Latest Research
Investing in Skupos

Investing in Skupos

We’re investing in Skupos as a play on our vision of the future of retail. Skupos’ real-time inventory data fundamentally changes the game for convenience stores (c-stores), distributors, and brands. Automated retail and same day delivery are the future of commerce, and Skupos enables its customers to benefit from these shifts.

Skupos leverages scan data from c-store transactions that, in our view, will play a crucial role in the emergence of cashier-less commerce and same day delivery from c-stores.

The $50B Automated Retail Opportunity

In 2016 there were 3.5 million cashiers in the U.S., according to the Department of Labor, with an average salary of $13,574 (Data USA). That represents a nearly $50 billion opportunity in cashier-less retail. Of those 3.5 million cashiers, 323,000 are convenience store or gas station employees, 9% of the cashier workforce.

Same Day Delivery Isn’t Solved Yet

Just 12% of Americans live within 5 miles of one of Amazon’s 194 fulfillment centers, according to data from Piper Jaffray. Including the 427 Whole Foods Market stores as “Amazon fulfillment centers” increases that number to 30%; expanding the distance to 20 miles increases the number of Americans that live near an Amazon fulfillment center or Whole Foods to 63%.

Amazon’s network is impressive, but not good enough. It’s why we still see $35 minimums and $5 on-demand delivery fees.

By contrast, 93% of Americans live within 1 mile of one of the 155,000 convenience stores in the U.S., according to the NACS.

93% of Americans live within 1 mile of a convenience store.

Imagine the power of leveraging convenience stores as nodes on a same-day-delivery distribution network. Suddenly, it’s feasible to deliver a can of Coke and a Snickers bar instead of 6 twelve packs of Coke and a dozen Snickers bars, just to meet a minimum. Skupos’ real-time inventory data will enable convenience stores to join the same day delivery distribution network.

The Value of C-store Scan Data Today

C-store scan data is also incredibly valuable today. Skupos gives retailers, distributors, and brands real-time insights into sales and product velocity. Since launching in 2016, the company now tracks and analyzes over 2 billion c-store transactions per year for over 2,000 customers.

We’re proud to partner with Jake, Mike, Linh, and the rest of the Skupos team to help build the future of retail.

Disclaimer: We actively write about the themes in which we invest or may invest: virtual reality, augmented reality, artificial intelligence, and robotics. From time to time, we may write about companies that are in our portfolio. As managers of the portfolio, we may earn carried interest, management fees or other compensation from such portfolio. Content on this site including opinions on specific themes in technology, market estimates, and estimates and commentary regarding publicly traded or private companies is not intended for use in making any investment decisions and provided solely for informational purposes. We hold no obligation to update any of our projections and the content on this site should not be relied upon. We express no warranties about any estimates or opinions we make.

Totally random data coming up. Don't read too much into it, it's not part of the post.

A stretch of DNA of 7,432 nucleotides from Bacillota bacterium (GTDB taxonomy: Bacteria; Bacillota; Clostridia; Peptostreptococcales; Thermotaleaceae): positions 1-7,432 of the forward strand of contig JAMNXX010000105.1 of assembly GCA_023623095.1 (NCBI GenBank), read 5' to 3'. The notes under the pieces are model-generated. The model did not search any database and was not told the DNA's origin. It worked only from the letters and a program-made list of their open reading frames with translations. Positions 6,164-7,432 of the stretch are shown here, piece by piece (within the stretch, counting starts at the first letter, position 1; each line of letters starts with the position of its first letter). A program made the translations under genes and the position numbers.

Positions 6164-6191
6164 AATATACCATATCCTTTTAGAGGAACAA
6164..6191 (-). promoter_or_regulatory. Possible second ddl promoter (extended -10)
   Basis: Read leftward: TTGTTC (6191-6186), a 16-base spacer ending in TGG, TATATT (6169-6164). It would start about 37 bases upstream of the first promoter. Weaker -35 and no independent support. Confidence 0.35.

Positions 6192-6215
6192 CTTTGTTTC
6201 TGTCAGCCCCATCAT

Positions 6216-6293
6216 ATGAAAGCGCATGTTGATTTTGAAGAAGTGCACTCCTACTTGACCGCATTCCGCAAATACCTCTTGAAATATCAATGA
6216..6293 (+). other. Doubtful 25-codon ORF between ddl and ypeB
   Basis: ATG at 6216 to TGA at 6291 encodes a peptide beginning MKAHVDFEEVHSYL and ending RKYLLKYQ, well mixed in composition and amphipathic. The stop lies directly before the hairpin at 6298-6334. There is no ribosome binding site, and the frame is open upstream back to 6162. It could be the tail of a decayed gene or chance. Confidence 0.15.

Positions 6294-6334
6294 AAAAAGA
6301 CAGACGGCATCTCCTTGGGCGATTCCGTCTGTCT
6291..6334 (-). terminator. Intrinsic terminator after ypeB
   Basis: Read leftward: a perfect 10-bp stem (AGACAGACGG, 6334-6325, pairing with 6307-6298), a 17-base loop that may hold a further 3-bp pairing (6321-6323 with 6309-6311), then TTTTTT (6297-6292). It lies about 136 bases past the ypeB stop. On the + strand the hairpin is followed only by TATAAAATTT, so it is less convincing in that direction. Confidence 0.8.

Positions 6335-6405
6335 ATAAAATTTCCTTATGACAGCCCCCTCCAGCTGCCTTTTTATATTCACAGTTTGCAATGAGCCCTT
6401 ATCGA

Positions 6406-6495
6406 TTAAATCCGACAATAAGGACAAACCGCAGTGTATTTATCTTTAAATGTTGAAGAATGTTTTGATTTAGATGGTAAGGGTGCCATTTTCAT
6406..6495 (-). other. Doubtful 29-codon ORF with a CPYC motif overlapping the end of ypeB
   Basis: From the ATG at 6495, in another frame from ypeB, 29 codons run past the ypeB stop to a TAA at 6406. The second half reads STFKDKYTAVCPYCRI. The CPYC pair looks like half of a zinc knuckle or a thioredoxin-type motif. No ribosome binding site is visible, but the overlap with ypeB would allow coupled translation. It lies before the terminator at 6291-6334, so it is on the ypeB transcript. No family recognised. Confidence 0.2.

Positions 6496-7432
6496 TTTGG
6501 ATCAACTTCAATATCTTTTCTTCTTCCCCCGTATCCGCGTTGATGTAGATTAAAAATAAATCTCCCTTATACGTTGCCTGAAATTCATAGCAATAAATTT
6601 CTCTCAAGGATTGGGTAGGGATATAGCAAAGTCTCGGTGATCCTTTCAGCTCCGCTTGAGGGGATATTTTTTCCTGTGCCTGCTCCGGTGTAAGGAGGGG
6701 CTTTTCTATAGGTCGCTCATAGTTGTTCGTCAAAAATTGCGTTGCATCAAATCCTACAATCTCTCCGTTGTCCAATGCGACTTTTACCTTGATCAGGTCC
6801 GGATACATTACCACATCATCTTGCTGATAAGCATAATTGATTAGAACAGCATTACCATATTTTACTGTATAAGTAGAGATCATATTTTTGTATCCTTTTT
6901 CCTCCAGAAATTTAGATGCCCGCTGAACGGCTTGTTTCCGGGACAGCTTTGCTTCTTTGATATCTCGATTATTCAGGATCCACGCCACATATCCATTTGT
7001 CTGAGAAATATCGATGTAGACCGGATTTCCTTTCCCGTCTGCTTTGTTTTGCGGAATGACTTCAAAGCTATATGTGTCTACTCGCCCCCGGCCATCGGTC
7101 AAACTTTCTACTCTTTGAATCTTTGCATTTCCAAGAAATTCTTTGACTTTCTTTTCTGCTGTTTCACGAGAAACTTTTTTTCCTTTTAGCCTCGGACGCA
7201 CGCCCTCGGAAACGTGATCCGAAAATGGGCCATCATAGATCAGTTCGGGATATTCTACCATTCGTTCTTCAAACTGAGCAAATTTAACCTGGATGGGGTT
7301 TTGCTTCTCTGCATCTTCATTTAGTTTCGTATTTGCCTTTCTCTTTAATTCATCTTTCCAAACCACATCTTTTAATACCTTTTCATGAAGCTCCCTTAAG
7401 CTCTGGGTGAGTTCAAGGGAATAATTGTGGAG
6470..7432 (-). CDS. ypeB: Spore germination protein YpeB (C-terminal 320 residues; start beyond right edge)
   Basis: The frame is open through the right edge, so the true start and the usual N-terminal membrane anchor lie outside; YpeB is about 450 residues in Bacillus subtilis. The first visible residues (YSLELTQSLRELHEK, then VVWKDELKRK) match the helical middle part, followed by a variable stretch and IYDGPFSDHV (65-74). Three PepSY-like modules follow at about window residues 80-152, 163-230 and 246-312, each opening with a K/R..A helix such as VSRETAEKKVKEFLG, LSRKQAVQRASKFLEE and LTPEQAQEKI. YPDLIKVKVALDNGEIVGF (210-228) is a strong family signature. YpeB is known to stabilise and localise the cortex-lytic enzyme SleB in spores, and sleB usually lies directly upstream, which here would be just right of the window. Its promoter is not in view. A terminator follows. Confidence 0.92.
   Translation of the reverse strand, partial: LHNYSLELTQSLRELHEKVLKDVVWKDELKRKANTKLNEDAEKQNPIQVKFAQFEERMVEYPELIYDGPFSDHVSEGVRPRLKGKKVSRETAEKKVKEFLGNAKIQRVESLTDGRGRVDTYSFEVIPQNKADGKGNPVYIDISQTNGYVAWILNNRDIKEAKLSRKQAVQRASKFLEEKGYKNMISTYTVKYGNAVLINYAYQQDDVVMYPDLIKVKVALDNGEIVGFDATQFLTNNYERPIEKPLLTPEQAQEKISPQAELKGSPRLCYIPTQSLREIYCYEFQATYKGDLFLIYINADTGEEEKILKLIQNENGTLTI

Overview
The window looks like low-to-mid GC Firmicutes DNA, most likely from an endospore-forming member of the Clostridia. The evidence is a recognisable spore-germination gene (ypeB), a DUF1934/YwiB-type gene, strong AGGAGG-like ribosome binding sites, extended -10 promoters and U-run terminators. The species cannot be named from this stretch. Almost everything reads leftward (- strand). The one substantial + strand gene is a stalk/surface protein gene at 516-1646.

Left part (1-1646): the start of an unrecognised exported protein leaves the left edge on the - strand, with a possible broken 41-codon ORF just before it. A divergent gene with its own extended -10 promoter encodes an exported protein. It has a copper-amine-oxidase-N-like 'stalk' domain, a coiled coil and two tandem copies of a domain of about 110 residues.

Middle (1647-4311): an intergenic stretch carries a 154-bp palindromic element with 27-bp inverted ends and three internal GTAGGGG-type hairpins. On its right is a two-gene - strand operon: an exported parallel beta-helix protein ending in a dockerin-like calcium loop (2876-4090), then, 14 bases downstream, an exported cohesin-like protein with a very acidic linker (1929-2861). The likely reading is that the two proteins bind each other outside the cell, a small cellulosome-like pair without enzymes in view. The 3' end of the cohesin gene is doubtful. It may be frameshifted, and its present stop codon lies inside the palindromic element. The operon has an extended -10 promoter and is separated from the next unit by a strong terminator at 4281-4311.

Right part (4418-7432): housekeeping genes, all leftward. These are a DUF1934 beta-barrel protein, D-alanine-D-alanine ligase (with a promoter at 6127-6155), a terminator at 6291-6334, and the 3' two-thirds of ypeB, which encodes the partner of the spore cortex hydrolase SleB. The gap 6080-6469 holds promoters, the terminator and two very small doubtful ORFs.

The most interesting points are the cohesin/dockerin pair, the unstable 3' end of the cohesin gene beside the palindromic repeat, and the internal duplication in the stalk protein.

Amazon, Portfolio Company, Retail, Startup
2 min. read Show less
Musk Fills in the Blanks and Addresses Funding Questions

Musk Fills in the Blanks and Addresses Funding Questions

Elon Musk wrote a blog post titled Update on Taking Tesla Private addressing the most common questions following last weeks going private circus. We still believe there is a greater than 50% chance Tesla is private in a year, and the blog post slightly increased those odds. We see 5 key takeaways from the update.

  1. Funding secured. The “funding secured” comment was driven by previous conversations with the Saudi Sovereign Wealth Fund that expressed interest in providing the funding to take Tesla Private. Bloomberg has reported that the Saudi government plans to turn the private investment fund into a $2T vehicle which would have ample funds to be an anchor investor in a private Tesla, so the question, “where would the money come from?” has been answered.
  2. Investor concentration. If Musk can help it, we believe he will limit additional investors to 20% equity (he owns 22%), which implies the Saudi fund could only invest $16B. If he’s unable to build a syndicate for the other $10B (which gets us to $26B), he will likely accept the Saudi’s at greater than 20% ownership.
  3. Legal risk. We do not believe Elon Musk is at legal risk with his use of the term “funding secured.” Today’s blog post argued it was Musk’s interpretation that the funding was secured. While we are not securities law experts, our interpretation is the previous meetings with the Saudis created enough grey area to dismiss stock manipulation legal risk from the SEC. That said there are at least two class action lawsuits underway which may take months to settle.
  4. Funds needed. Musk suggested two-thirds of shares owned by existing investors would roll over into a private Tesla, implying a $25-$30B funding requirement.
  5. Next steps. Next steps will take several months to play out. First, Tesla needs to build a syndicate. Second, a vehicle must be created for existing shareholders to roll their public investment into a private one. Lastly, regulatory approvals will need to be obtained and the plan will be taken to a shareholder vote. Our best guess is this will take 3-9 months.

Disclaimer: We actively write about the themes in which we invest: virtual reality, augmented reality, artificial intelligence, and robotics. From time to time, we will write about companies that are in our portfolio. Content on this site including opinions on specific themes in technology, market estimates, and estimates and commentary regarding publicly traded or private companies is not intended for use in making investment decisions. We hold no obligation to update any of our projections. We express no warranties about any estimates or opinions we make.

Tesla
2 min. read Show less
Food Safety, Sustainability and Frontier Tech Leading an Evolution in Agriculture

Food Safety, Sustainability and Frontier Tech Leading an Evolution in Agriculture